Monday, 30 January 2017

pro-life

So, yesterday I posted this on Facebook:
Just thinking here... which means this will make both sides mad...
Saw an anti-abortion post quoting Dr. Seuss "a person is a person, no matter how small"
And I thought, "even if they come from Syria?"
Which generated the following responses (so far):
Person A: You are BAD! Lol yes even if !
Person B: Every life has great value in the eyes of God no matter where they live. But God put boundaries around His people for protection of His seed. We are His seed who are born of His Spirit, there is no harm in boundaries. God also commanded war when men rose up against His people.
Person C: No boundaries, no country. No country, no help for humanity
Me: I don't deny the purpose of government and laws, borders, etc.
But Christianity ought to see beyond those things. And I'm beginning to think that to claim the title "pro-life" one has to value all of humanity.

Person C:  Of course. Absolutely.  Not pro birth but pro life
Person D: Trump's directive with its immediate enforcement, no planning, and haphazard implementation, has: left families separated across continents; people fleeing oppression even more scared and afraid; individuals with green cards who have already been vetted shut out; translators for our military in Iraq detained; and the elderly and young with existing visas integrated. Whether you are for isolationism or not, this will have long term repercussions.
And I should add, in keeping with your question - does NOT value humanity. Quite the opposite.
Person B: It is not easy to be President. Life and death decisions are made daily. Sometimes when you choose one group of people to save, you condemn others to death. That's the job. Don't know why anyone wants it. Walk a mile in his shoes. I think Trump is more compassionate than many believe, but His job is to protect Americans first. He took that vow with his hand on the Bible. Read the Bible and see the decisions made by kings, not an easy job      
Person D: While it is not easy being president, one can strive to be presidential. Compassion? All you need to do is look at Tump's Twitter feed and see his insults, attacks on personal individuals, fixation on inauguration numbers, support of torture, and pompous attitude! Every. Single Day. (And this just in tonight- attack on Republican senators). He has no time to be president or compassionate when he is being petty and lashing out instead.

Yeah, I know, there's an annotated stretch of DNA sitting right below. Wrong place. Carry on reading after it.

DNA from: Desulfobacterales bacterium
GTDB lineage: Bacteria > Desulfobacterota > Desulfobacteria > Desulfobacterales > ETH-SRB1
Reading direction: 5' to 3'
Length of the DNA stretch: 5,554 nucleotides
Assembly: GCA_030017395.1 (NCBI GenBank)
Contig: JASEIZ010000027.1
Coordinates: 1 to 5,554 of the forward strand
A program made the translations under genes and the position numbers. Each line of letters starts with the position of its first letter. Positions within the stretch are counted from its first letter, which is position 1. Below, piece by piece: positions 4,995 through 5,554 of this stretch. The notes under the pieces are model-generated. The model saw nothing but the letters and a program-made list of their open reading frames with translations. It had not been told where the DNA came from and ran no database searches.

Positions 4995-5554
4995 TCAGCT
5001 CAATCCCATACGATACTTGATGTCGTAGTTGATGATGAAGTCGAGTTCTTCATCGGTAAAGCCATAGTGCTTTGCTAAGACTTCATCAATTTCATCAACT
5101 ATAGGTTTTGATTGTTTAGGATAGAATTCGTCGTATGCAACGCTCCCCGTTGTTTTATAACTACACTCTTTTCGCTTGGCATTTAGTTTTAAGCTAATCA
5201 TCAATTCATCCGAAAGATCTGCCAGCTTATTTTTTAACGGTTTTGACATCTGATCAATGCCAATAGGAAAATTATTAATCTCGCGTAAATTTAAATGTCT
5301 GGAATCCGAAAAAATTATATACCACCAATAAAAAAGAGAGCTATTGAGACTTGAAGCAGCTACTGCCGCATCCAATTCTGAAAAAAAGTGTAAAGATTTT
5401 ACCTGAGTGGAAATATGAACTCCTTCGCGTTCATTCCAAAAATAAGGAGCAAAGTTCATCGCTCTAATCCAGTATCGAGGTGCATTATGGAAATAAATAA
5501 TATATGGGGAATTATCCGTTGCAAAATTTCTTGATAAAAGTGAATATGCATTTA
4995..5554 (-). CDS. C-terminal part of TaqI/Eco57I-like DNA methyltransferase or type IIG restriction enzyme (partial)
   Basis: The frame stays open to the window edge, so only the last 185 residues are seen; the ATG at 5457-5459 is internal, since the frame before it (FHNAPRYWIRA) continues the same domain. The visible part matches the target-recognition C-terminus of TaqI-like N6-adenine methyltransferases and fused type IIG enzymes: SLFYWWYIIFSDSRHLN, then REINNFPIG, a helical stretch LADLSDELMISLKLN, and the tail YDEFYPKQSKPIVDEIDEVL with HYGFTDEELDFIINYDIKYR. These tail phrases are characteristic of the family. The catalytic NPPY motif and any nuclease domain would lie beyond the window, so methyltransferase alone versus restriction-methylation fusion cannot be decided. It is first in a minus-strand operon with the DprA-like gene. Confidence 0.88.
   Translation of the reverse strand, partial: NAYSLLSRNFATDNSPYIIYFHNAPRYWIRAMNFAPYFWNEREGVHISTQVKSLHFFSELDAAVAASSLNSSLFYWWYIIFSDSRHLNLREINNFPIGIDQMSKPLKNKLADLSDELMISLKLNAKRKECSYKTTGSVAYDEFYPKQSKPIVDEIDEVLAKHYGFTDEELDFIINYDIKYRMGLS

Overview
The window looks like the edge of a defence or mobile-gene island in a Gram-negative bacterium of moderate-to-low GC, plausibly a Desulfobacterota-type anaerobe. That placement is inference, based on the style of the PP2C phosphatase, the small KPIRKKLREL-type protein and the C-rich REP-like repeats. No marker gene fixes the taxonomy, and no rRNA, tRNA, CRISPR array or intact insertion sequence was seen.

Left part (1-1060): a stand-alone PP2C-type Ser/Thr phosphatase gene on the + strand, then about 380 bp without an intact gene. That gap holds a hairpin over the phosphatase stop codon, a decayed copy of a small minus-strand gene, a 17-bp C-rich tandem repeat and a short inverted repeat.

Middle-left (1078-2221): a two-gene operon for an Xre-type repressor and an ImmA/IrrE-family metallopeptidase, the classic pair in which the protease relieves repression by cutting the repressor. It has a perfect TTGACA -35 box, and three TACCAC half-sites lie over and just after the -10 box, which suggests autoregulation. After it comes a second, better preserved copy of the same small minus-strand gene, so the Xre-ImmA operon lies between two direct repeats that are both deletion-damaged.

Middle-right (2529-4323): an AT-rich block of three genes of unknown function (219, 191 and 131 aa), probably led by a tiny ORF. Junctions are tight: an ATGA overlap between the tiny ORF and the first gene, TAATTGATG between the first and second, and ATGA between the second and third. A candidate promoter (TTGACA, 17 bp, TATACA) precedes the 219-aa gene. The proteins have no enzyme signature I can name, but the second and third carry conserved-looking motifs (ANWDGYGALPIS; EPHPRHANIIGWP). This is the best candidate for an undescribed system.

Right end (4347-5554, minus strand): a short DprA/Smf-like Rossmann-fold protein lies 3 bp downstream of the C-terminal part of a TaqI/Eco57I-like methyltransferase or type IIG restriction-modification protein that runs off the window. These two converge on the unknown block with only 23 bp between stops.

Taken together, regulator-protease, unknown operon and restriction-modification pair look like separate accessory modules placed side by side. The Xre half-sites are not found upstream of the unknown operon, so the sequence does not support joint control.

"Protect Americans" is the same argument used when when our government put US citizens of Japanese ancestry in internment camps during World War II, turned way Jews seeking to flee Hitler, etc. I too want safety, but tempered with fairness and - "whatever you did not do for one of the least of these, you did not do for me."
Person E: Their have been religious wars going on ever sense time, wars against good and evil,

So it quickly turned political and finger-pointy. Which is sort of the opposite of what I had intended.

I didn't mean to attack the march-for-life-ers, the president, or even the "bleeding-heart liberals." I meant me. (And maybe hoped someone else would read what I said and think about themselves.) When I say I am pro-life, do I mean I'm pro-birth? Anti-abortion? Pro-American? Or do I mean that I actually value every human I see/hear about?

When I was growing up I heard things about "letting them define the vocabulary" and how when the media uses words like "anti-abortion" they are setting the stage in favor of abortions, and making self-defined "pro-lifers" look bad for being "anti." And that makes some sense if a person explains it better than I have here. But recently I have followed some Catholic blogs on Facebook, and one said once that "Pro-life" is much more than "anti-abortion." To be pro-life you have to be anti-war. Anti-death-penalty. Anti-poverty, even. And then I have been hanging out with Anabaptists (the ultimate pacifists) for a few years. So my brain just made that little comment on that little picture...

I know this stuff is covered in ethics classes to an extent, but I took a few minutes to ponder what it means to believe that "a person is a person."   Leaving aside the "just war" theory for now, though that always puzzled me in the abortion debate, specifically, let me think of self-sacrifice. Obviously I would give up my own life for my husband or my children. I already have in many ways. I feel sure I would go to great lengths to save a random baby, or child. But nevermind a Syrian refugee - what about a terrorist? A known terrorist, on his way to buy fertilizer, steps off the curb in front of a bus. Do I cheer (silently, so as not to alert him)? Do I feebly wave and yell? Or am I willing to do a movie-scene rescue and put myself in the line of fire to push him to safety? If I did save him, would I be responsible for killing all his victims, or am I giving him a reason to change his ways? How can we know what a life may be worth? Shouldn't it be our part simply to do the right thing and let God take care of the results?

And I'm getting off my main point, and this train of thought doesn't really have a caboose. ttyl 

1 comment:

مؤسسة سما المثالية said...
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